Better yet, when I consulted a historian on the last time, in his opinion, the United States facilitated the rise to power of someone in Haiti , he responded without hesitation that since President Elie Lescot, a U.S.-backed candidate has never won, and that, in Haiti, the United States has more influence over a president in office than a candidate. This would imply that  you can win the elections without the U.S., but you cannot govern without its support.


Regardless, many believe that the United States never does enough in Haiti or that what it does, it does poorly. The result is that we often make a great show of our dissatisfaction and doubt about the United States’ desire to truly help us, evoking both past and present history.


With regard to the past, some today still  resent the fact that the United States took so long to recognize our independence, thus aggravating our initial isolation in the region. Others believe that, when the U.S. started to take an interest in us, it was to keep us under occupation for nineteen years and to leave us the legacy of the Garde d’Haïti [the Haitian Guard] which was an oppressive  army . (Do not even mention the efforts made with respect to health and to modernize  agriculture. Haitians  will say that, in any case, no trace of any of this remains today).


Recent history seems to carry a hodgepodge of grievances of all camps and all political chapels. Here is a random sampling: The U.S. supported an embargo that destroyed the country’s economy; it welcomes Cubans with open arms and throws our migrants in prison; it returns to us American criminals of Haitian origin who aggravate our own security problems;  it wants to work only with nongovernmental organizations (NGOs) and thus contributes to weakening national institutions.


We have become accustomed to seeing the hand of the United States everywhere. And many Haitians view this omnipresence with suspicion and think that we will never be masters of our own destiny.


It is not surprising then that there are many questions regarding  between Haiti and the United States, seemingly stemming much more from this perception of ubiquity and omnipotence than from their own substance .The conspiracy theory also remains quite widespread. Currently, those who in the 1980s loudly denounced the so-called American plan for Haiti express some  doubts. They defeated Plan A, but the United States, they say, implemented a subtle Plan B that was even more detrimental to the country.


Now, as they would have it, this plan B, which has been implemented since 1990, included the election of the priest from St-Jean Bosco, the coup against him, his restoration to power by 20,000 Marines in 1994, his reelection in 2000, and his ouster in 2004. There are many Haitians in Haiti and the diaspora who espouse this theory and claim that everything that has happened in Haiti since the end of the Duvalier’s regime is part of the American plan for Haiti.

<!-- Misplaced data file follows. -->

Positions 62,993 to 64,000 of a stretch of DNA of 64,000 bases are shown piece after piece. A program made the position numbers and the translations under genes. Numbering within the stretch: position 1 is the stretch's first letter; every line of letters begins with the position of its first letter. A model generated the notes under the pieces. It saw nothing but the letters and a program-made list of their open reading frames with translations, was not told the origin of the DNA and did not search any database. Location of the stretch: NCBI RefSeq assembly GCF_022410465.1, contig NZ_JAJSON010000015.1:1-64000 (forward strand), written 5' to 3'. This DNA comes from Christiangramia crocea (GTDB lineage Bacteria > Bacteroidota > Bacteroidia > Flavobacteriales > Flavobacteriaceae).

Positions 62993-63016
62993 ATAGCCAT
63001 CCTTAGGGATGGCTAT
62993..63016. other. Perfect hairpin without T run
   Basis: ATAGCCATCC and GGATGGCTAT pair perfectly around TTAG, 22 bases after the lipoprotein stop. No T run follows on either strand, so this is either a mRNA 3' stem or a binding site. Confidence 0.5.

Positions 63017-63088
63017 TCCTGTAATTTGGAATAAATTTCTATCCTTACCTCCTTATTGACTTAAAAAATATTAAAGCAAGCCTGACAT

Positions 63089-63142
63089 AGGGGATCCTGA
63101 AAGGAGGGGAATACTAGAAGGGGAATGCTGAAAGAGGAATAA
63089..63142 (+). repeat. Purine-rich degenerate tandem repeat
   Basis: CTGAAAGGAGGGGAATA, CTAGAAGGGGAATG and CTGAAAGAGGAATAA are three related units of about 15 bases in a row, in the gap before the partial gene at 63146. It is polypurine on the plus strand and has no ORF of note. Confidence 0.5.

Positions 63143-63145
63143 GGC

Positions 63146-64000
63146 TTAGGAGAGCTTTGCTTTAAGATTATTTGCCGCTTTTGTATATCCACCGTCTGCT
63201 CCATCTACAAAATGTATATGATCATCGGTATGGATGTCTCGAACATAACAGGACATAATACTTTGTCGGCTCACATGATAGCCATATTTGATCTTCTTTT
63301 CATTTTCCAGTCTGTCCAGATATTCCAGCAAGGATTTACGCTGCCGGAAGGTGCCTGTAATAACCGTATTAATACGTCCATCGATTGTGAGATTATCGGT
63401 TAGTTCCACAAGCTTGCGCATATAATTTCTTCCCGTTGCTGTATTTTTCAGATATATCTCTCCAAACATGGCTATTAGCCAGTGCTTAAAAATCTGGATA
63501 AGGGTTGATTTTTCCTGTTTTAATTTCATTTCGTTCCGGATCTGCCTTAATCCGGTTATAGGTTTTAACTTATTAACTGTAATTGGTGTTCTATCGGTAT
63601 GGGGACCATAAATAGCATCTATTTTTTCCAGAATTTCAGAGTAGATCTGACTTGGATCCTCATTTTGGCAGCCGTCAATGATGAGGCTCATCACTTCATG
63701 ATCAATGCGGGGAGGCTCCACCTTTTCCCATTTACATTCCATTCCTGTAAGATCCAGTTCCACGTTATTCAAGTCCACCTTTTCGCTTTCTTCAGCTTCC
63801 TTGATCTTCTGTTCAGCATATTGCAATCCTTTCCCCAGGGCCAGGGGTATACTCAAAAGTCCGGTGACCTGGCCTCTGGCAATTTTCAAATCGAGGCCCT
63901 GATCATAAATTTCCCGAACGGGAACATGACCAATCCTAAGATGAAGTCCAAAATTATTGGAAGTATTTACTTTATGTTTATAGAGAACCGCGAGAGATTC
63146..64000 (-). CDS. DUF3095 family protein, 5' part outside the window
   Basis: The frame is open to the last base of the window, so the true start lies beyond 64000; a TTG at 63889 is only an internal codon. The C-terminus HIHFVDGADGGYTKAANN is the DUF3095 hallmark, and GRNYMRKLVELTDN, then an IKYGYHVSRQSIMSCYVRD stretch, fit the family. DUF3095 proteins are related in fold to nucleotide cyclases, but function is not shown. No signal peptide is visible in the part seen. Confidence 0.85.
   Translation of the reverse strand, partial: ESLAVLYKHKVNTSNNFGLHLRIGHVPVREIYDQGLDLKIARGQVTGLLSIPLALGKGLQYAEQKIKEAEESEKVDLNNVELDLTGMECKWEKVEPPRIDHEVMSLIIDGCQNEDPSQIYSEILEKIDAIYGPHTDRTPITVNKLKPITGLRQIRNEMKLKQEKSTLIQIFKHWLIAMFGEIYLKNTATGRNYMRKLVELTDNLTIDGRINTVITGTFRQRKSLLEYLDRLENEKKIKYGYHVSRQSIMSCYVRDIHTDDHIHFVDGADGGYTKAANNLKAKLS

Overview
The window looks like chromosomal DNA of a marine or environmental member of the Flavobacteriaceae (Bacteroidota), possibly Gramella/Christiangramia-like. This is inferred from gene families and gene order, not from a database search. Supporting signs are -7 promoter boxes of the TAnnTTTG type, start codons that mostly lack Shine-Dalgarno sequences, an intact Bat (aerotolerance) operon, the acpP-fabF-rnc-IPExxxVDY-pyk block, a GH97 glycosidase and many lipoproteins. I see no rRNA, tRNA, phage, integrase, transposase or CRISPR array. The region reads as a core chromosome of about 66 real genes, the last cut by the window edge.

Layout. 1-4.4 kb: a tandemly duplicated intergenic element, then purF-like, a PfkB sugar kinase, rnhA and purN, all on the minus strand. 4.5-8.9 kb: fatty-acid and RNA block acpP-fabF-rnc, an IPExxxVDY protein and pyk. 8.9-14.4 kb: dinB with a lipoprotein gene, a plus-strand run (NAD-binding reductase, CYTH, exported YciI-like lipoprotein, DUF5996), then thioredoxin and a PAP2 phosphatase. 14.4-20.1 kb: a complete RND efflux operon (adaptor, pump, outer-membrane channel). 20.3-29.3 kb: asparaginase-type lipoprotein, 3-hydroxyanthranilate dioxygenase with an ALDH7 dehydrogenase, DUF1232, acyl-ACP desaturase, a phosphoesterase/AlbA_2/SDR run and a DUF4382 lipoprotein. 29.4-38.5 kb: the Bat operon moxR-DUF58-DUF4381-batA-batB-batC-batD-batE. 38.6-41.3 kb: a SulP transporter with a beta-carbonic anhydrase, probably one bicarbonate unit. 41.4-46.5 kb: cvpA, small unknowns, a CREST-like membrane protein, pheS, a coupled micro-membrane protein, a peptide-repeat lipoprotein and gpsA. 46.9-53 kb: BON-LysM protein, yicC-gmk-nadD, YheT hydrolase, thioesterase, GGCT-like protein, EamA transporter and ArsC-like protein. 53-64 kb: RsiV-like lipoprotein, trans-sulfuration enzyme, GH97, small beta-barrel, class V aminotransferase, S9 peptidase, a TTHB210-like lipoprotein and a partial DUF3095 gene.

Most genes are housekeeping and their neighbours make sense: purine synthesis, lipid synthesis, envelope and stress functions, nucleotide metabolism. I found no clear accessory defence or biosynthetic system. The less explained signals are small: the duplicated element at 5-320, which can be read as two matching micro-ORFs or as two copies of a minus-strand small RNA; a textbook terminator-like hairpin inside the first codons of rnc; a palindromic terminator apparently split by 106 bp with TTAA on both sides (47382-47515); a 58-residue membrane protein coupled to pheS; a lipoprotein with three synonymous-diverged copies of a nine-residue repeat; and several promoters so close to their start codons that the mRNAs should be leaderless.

When one remarks that if there really was  such a plan, things came full circle in 2004, many still appear skeptical and claim that the United States certainly has something else in the works. Either a new Plan A or a Plan C, to be carried out this time by the U.N. Stabilization Mission in Haiti (MINUSTAH). Conspiracy theorists never really rest and are never short on arguments.


Admittedly, a minority has always rebelled against this theory, arguing that we think that way simply to clear our consciences and downplay our responsibility for our poor choices and misfortune. But it is truly a small, silent minority that is neither very vocal nor very visible.


I personally believe that it is high time we stopped fueling these various conspiracy theories and faced up to reality. Moreover, whether or not we believed in an American Plan for Haiti, it is clear that this plan has failed—for the United States, and for us. So, for the first time in a very long time, there does not seem to be a specific plan for Haiti anywhere. Above all, let us not believe those who insinuate that MINUSTAH is the new face of the American, French, Brazilian, or Latin American Plan for Haiti.


And so, while we are at it, instead of spending our time fighting the plan of others (as fictitious or fanciful as it may be), let us ask ourselves first if the time has not come for we Haitians to finally prepare a Haitian plan for Haiti. I am more than sure that if a majority of Haitians can agree on a plan, our partners, whether they be the United States or the international community as a whole, will all set their plans aside to support ours.


I therefore propose that we stop questioning the intent of those who try to help us. I also propose that we make the most of MINUSTAH’s presence in our country to truly make it our own. So let us take MINUSTAH at its word so it can contribute fully and effectively to the success of the plan we will have prepared ourselves.


This was not my original intention, but I have just realized that I have made a case for the success of the national dialogue. All the better, because a HAITIAN PLAN FOR HAITI CAN ONLY EMERGE FROM A TRUE NATIONAL DIALOGUE. This, in my opinion, is the only way to start over on fresh footing and counter all the conspiracy theories!